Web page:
You can’t rush perfection, but you can wash it down correctly. The DeMarco family explains why you won’t mind waiting for a slice at Di Fara Pizza and what you should bring to drink. Worth the Wait Dom DeMarco isn’t big on advertising. Probably because he doesn’t need it. Dom—owner, founder, and sole chef at Di Fara Pizza—knows he’ll have a crowd to feed no matter what. The masses waiting in line outside Di Fara’s modest storefront, next door to a 99-cent shop in Brooklyn, are evidence of that. So is the fact that they’re waiting for the chance to hand over $5 for a piece of pizza. Five bucks might seem a bit much for a single slice, but these devotees clearly don’t mind. Even Mayor Bloomberg weighed in on the discussion. “If you’ve ever had a really great slice of pizza,” he told the New York Times, “you know there are worse deals.” But the food at Di Fara doesn’t really need mayoral endorsements. Margaret DeMarco, Di Fara’s manager and Dom’s daughter, explained why the pies are their own best advertisement: “[The] pizzas are made with two cheeses and fresh, snipped basil and a drizzle of olive oil. The square is a slightly thicker crust, twice-baked, made with a richer sauce, and is a much heartier choice. The round is quite delicate in texture. We're famous for both." Margaret has worked alongside her father for more than 20 years now, and like the rest of her six siblings, she has, not surprisingly, developed cooking skills that she calls a “special art.” But dad is still in charge of all the cooking, and will be “as long as he has the strength and the desire.” He was born in Italy’s Provincia di Caserta, and he uses all imported ingredients for his pies—from the buffalo mozzarella cheese brought from Italy to the basil from Israel. While You Wait (and While You Eat): Take Advantage of Di Fara’s BYOB Option You won’t see mention of it on Di Fara’s website, but the pizzeria is also BYOB. In 2011, the Village Voice named Di Fara one of its 10 Best BYOB Restaurants in the city, encouraging guests to “uncork your best bottle of red and indulge in a marriage of gastronomic perfection." Margaret said that since the Village Voice article, they’ve noticed a lot of customers opting to bring along something to drink in the evenings. “Wine is usually the choice for most, but beer is also brought in,” she said. Margaret’s most important pairing recommendation for those settling in at one of the eatery’s coveted 19 seats? Try a slice of both the round pie and the square pie for the sake of comparison. After that wait, you’ve probably earned it. What Booze to Bring Serious Eats says: Czech Krušovice beer “Krušovice, with its sweet, almost caramel flavor, is a dark (basically black) beer, that's hardly found in the States … A cold Krušovice with a hot, olive oily, basily Di Fara's slice, is my idea of each food group at its best,” said writer Erin Zimmer, who suggests picking it up at Associated Supermarket directly across the street. Gothamist says: Italian red wines “Bring a bottle of chianti or a barbera.”Read More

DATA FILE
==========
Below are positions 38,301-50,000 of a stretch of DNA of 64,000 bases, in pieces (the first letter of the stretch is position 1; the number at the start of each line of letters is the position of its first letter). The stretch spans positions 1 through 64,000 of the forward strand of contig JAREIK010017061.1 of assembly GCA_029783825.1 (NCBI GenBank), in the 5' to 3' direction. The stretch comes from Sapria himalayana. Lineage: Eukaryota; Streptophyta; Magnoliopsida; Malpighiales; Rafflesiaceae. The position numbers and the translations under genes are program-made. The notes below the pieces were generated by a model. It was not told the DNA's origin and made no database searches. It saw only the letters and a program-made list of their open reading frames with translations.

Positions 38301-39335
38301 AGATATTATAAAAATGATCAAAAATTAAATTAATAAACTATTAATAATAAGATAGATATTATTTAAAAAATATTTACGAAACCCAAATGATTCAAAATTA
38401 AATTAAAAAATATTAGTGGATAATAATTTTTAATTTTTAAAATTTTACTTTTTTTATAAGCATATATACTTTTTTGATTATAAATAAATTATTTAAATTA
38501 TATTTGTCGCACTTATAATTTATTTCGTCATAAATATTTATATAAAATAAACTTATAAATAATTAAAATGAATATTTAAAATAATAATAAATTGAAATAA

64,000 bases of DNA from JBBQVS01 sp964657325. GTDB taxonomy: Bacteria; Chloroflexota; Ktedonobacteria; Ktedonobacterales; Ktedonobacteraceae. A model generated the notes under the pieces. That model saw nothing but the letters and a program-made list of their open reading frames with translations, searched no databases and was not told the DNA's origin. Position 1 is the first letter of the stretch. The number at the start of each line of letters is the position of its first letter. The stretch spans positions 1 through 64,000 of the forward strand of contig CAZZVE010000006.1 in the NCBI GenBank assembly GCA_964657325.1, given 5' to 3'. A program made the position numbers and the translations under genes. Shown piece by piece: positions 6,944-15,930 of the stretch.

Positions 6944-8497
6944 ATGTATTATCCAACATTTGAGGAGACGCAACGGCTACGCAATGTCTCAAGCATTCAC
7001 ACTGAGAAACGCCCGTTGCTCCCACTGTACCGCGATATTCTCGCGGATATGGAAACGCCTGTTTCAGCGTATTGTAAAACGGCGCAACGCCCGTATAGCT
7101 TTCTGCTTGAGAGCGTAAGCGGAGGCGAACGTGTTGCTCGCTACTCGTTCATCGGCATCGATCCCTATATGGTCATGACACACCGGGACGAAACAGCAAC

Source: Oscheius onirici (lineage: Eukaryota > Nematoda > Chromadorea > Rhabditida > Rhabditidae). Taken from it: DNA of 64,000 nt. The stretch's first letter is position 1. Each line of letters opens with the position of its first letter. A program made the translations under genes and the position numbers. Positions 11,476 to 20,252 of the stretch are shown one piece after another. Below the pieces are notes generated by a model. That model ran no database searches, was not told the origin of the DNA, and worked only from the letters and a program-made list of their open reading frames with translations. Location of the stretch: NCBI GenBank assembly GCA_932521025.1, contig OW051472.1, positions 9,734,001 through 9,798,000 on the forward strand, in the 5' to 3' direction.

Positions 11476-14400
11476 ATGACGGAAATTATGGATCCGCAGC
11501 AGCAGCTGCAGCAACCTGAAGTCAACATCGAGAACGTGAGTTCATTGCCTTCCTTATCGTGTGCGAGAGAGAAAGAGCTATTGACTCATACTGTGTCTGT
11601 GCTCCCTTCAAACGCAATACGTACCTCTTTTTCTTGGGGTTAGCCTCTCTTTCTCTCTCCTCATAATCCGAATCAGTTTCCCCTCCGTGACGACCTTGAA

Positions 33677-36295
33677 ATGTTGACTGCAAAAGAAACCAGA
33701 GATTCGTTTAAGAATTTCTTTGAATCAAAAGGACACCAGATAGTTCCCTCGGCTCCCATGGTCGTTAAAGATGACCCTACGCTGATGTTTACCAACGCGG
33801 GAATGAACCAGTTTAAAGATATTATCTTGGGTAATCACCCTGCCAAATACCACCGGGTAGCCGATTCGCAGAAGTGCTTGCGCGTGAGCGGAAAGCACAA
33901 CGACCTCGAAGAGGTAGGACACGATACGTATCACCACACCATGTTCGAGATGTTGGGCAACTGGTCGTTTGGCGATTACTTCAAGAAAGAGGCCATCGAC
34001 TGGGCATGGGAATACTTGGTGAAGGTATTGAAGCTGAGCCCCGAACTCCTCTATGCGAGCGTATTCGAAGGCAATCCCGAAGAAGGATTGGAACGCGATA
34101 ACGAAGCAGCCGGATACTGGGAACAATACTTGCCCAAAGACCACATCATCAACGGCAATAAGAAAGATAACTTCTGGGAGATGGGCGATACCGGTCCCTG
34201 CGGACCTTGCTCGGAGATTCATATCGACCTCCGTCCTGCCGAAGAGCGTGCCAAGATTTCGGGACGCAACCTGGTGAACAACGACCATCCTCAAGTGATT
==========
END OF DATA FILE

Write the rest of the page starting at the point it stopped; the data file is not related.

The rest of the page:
This place has not been rated by customers.
0% of 0 customers recommended
Deals Near Fusion 22